The Earthquakes Of 1811 And 1812 In

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The Earthquakes Of 1811 And 1812 In The Mississippi River Valley Essay, Research Paper When one thinks of earthquakes, the Mississippi river valley (MRV), does not frequently come to mind. One usually thinks of one of California’s numerous faults or somewhere in Alaska. However, little known to the general public, there were two massive earthquakes in the MRV, which rank among the top three in the contiguous United States and in the top ten for the entire United States (http://wwwneic. cr.usgs.gov/neis/eqlists/bigten.lis). Starting in the early morning hours of December 16, 1811 a violent shaking of the earth began, which continued on for three months, producing two of the three largest quakes in the contiguous US, this particular quake registered an 8.0 in magnitude on the

Richter scale. There was a second quake on February 7, 1812 which registered 8.2 (http://wwwneic.cr.usgs.gov/neis/eqlists/ bigten.lis). The plate which is responsible for this activity is named the New Madrid Seismic zone, it is named for the only populated city that was in existence in the time and the area of these earthquakes, New Madrid, Missouri. The New Madrid Seismic zone lies in the central MRV, starting in southern Illinois and ending in southeast Missouri, western Tennessee. Usually an earthquake consists of a principal shock and then the aftershocks, the 1811-1812 earthquakes didn’t follow the usual pattern. There was the first primary shock, at and then it’s aftershocks, however the aftershocks from the first quake hadn’t subsided before the second principal

shock hit. Following suite, the aftershocks from the second quake had not terminated when the third and largest principal shock hit (http://www.eas. slu.edu/Earthquake_Center/Nuttli.1973/intensity.html). It is difficult to gage the actual intensity of the earthquakes due to the lack of technology, however, the strength can be estimated by the damage caused by the quakes and also by the journals of the people settling this part of the country. Fortunately, a man by the name of Jared Brooks, who was a resident of Louisville KY, kept a journal of the seismic activity from December 16, 1811 to May 5, 1812. He had devised his own system of measuring intensities with a set of horizontal pendulums from 1 to 6 inches in length and a set of vertical spring- mass systems. Devising his own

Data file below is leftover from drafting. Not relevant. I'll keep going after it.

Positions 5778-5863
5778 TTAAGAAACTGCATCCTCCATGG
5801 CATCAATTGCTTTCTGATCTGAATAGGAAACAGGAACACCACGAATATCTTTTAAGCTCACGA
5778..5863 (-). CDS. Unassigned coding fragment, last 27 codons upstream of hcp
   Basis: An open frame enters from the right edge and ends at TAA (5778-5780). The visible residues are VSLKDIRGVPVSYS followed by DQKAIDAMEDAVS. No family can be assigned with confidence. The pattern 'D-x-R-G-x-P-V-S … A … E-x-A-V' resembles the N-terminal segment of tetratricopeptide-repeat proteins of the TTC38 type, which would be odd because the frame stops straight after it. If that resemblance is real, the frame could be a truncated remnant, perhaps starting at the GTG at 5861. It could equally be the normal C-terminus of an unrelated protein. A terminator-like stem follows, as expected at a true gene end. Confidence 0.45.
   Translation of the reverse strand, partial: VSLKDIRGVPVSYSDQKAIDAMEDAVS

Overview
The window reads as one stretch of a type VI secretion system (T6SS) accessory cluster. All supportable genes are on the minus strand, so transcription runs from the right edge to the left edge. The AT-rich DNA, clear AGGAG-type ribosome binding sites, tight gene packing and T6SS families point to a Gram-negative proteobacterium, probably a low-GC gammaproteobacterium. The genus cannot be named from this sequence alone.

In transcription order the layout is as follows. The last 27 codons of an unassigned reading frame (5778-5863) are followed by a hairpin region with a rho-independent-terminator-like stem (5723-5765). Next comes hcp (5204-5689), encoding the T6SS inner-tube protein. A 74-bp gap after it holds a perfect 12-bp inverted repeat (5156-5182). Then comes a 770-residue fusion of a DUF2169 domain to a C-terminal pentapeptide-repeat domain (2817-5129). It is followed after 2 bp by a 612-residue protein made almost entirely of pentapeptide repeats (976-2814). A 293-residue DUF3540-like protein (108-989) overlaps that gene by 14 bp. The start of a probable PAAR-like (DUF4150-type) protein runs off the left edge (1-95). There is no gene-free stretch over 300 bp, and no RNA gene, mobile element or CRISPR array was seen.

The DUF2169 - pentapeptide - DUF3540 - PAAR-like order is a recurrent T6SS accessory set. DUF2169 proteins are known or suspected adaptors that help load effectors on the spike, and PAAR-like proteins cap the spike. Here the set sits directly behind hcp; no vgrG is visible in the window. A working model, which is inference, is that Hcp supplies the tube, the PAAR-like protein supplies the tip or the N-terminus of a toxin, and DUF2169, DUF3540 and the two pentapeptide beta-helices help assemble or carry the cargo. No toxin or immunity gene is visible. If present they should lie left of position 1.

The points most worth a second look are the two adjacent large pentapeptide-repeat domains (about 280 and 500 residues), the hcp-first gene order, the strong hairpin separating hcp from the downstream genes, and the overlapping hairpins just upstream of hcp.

instruments, he also created his own categories of intensities, with six levels. The first is comparable to an eight on the Modified Mercalli scale, second level is a five to a six, third is a four to five, fourth is a three, the fifth level is comparable to a two on the MM, the sixth is a one (http://www.slu.edu/Earthquake_Center/ Nuttli.1973/Magnitudes.html). With the assistance of these measurements scientist have been able to devise approximate strengths of these earthquakes. The following is a map with the MM intensity values for the December 16, 1811 earthquake. Map (http://www.eas.slu.edu/Earthquake_Center/Nuttli.1973/Intensity.html) Through some in depth research about ground motions and intensities of these earthquakes, if has been concluded that the epicenter of the

first earthquake (December 16, 1811) was closer to the northeast Arkansas near the southern end of the lake formed by the St. Francis River. The lake in the area was raised as much as 12 ft. up higher than the surrounding country. The water in the lake was drained and replaced by white sand. It was stated by the Louisiana Gazette that the river itself rose as much as 25 to 30 feet above it’s banks (http://www.eas.slu.edu/Earthquake_Center/Nuttli.1973/Intensity.html). There are several published personal accounts of these earthquakes, the following is an collection of excerpts from a letter found in a book entitled, “Lorenzo Dow’s Journal,” published by Joshua Martin, printed by John B. Wolff, 1849, on pages 344-346. On the 16th of December, 1811, about two o’clock,